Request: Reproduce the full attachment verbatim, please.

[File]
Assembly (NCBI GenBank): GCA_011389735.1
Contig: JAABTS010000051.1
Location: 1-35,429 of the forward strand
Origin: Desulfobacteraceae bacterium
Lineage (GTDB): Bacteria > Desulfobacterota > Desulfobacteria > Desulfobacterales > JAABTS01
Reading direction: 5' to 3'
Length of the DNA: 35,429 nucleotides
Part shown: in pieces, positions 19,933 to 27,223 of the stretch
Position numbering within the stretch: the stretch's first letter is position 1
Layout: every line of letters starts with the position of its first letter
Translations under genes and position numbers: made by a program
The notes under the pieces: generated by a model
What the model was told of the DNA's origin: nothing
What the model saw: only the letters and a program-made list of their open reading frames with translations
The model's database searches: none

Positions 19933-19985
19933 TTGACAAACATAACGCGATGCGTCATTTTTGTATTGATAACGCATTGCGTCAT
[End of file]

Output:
Assembly (NCBI GenBank): GCA_011389735.1
Contig: JAABTS010000051.1
Location: 1-35,429 of the forward strand
Origin: Desulfobacteraceae bacterium
Lineage (GTDB): Bacteria > Desulfobacterota > Desulfobacteria > Desulfobacterales > JAABTS01
Reading direction: 5' to 3'
Length of the DNA: 35,429 nucleotides
Part shown: in pieces, positions 19,933 to 27,223 of the stretch
Position numbering within the stretch: the stretch's first letter is position 1
Layout: every line of letters starts with the position of its first letter
Translations under genes and position numbers: made by a program
The notes under the pieces: generated by a model
What the model was told of the DNA's origin: nothing
What the model saw: only the letters and a program-made list of their open reading frames with translations
The model's database searches: none

Positions 19933-19985
19933 TTGACAAACATAACGCGATGCGTCATTTTTGTATTGATAACGCATTGCGTCAT